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Living in Sin - A cautionary tale
- AuthorAndrew Robinson
You meet a new girlfriend (or boyfriend), you fall in love and so you move in together, right? After all, it’s the 21st Century and it’s the obvious thing to do.
However, it’s early days, you’ve got your own pad already, or the funds to buy one, and it’s only fair that you keep what’s already yours. So what do you do?
For most people, the answer is simple, they either continue owning their home in their sole name or they buy the new property in their sole name. They are then totally protected right? Wrong.
The recent case of Southwell –v- Blackburn has emphasised again the dangers in making the assumption that if you are the sole legal owner, you are solely entitled to the value in the property. In fact, the answer to the question of who is entitled to a share in the property may be very different to who is named “on the deeds”.
There are a number of ways in which a person can try and establish an interest in property and such ways do not have to rely on evidence of an agreement in writing. Often, a person who has been occupying the property will assert that there was a verbal agreement that they should have an interest and that they have then relied upon that. Sometimes, the assertion will simply be that the court should decide that there was such an agreement because of the way that the couple behaved towards one another.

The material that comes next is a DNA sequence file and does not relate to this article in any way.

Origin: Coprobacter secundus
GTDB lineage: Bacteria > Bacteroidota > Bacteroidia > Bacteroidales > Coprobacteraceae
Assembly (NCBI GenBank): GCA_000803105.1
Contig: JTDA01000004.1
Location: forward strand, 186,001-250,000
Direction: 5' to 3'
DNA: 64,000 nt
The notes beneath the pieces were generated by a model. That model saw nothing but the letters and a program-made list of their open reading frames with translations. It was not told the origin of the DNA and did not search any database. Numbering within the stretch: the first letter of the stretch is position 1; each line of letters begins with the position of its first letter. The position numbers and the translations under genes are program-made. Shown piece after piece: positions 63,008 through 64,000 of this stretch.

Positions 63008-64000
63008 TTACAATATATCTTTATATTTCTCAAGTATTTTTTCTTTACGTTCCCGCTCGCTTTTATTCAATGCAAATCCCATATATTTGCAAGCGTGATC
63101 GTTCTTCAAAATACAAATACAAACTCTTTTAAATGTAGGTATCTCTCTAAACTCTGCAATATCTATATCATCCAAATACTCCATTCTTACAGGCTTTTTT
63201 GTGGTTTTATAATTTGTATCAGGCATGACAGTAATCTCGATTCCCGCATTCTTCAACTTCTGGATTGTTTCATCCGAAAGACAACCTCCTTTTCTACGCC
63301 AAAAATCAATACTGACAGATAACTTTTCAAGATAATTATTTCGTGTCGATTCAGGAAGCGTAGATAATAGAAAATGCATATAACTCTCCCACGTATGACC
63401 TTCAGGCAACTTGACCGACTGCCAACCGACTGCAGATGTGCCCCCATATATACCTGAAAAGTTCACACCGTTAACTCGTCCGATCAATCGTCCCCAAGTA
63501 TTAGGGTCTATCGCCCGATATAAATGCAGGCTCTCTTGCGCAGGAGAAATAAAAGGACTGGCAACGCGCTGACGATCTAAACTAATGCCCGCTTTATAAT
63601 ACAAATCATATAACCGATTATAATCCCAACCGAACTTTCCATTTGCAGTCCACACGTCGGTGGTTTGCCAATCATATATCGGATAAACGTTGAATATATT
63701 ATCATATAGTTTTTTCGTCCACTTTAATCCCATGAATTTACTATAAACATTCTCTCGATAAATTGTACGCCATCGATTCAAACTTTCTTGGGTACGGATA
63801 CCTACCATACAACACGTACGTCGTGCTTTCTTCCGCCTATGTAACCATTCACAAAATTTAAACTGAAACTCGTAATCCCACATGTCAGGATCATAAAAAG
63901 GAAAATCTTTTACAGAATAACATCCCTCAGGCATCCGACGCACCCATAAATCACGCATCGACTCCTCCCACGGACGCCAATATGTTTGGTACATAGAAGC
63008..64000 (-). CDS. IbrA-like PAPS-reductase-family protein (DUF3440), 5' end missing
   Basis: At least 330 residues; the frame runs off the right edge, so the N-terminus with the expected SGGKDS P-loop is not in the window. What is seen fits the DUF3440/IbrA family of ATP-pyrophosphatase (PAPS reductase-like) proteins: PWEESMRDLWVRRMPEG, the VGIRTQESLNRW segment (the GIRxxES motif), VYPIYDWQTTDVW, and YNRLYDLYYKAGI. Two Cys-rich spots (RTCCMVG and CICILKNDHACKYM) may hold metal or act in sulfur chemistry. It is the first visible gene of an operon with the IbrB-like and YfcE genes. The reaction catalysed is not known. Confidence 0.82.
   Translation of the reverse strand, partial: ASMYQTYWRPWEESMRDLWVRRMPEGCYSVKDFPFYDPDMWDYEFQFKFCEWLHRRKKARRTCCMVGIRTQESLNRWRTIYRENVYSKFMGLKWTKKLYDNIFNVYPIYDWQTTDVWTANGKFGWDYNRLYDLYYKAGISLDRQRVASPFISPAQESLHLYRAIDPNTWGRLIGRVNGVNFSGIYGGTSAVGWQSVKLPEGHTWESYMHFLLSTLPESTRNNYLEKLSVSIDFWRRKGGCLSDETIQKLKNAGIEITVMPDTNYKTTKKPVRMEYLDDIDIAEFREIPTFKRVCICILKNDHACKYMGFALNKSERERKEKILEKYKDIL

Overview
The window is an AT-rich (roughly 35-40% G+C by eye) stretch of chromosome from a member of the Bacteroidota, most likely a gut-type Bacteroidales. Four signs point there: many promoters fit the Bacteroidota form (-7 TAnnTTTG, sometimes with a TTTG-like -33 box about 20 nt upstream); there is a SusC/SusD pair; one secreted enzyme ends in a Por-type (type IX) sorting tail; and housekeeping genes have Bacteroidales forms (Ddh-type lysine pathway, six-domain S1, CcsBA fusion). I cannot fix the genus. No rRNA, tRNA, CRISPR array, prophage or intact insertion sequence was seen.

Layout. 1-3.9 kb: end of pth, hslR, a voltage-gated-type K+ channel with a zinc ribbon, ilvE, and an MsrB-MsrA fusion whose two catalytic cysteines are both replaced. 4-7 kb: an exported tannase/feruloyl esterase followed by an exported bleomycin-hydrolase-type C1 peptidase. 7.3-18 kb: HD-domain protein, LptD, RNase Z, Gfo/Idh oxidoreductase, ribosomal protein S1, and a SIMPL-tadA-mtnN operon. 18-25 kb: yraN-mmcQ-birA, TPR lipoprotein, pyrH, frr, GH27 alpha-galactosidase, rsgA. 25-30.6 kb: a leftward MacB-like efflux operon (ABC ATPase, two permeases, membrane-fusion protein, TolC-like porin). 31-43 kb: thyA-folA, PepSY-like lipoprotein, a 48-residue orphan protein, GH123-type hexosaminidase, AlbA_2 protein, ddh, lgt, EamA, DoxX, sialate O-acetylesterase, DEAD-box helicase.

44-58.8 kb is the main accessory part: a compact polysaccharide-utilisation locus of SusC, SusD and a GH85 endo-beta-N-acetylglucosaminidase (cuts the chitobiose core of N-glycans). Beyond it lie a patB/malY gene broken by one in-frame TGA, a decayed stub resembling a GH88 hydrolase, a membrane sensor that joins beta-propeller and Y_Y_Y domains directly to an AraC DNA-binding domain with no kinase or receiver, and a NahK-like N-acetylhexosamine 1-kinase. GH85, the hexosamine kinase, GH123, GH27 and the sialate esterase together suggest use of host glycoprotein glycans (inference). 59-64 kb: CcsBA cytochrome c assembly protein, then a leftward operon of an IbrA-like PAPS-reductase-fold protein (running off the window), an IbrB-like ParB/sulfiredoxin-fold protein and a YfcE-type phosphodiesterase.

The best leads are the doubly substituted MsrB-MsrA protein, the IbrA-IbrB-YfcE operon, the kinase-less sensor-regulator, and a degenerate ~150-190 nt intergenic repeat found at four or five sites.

Financial compensation even if no agreement to share
However, the Southwell case is a reminder that the court doesn’t even need to find that there was an agreement that ownership of the property be shared in order to provide financial compensation to the non-owner. That was a case concerning a couple who lived together for a number of years before separating. Mr Southwell purchased their home using significant equity from a sale of his previous property and funding the balance by way of mortgage. He was the sole legal owner. It was relatively common ground that Ms Blackburn had made very little financial contribution to the purchase price and ongoing costs of the home and the judge rejected her claim that there was any agreement that she have an interest in the property. Nevertheless, the judge ordered Mr Southwell to pay Ms Blackburn a significant sum of money which effectively represented a slice of the equity. In summary, he did so because:-
a) Mr Southwell had given Ms Blackburn verbal assurances that he would provide her with a home; and
b) Ms Blackburn had uprooted herself and her children from secure rental accommodation (in a property that she had spent a lot of money on) based on that assurance.
It is worth noting that the judge made these findings notwithstanding the fact that the couple’s cohabitation meant that Ms Blackburn was provided with rent free accommodation for a period of years and that Mr Southwell’s financial assistance allowed her to complete a degree course during their relationship.
So what conclusions can we draw from this?
It is absolutely clear that if a person lives with a partner for any length of time, they are vulnerable to claims being made in respect of their shared property in the event of separation. This is the case regardless of whose name is on the deeds. Equally, it is clear that in the event of such claims, the court will engage in a difficult exercise of trying to ascertain what discussions have taken place between the parties (often years earlier) and what their intentions were.
The best way of insulating oneself against such claims is to have a written document setting out exactly what a couple’s intentions are as to ownership of the property. In short, in all cases where it is intended that a couple live together in a property owned by one of them they should be entering into a Cohabitation Agreement (or Living Together Agreement).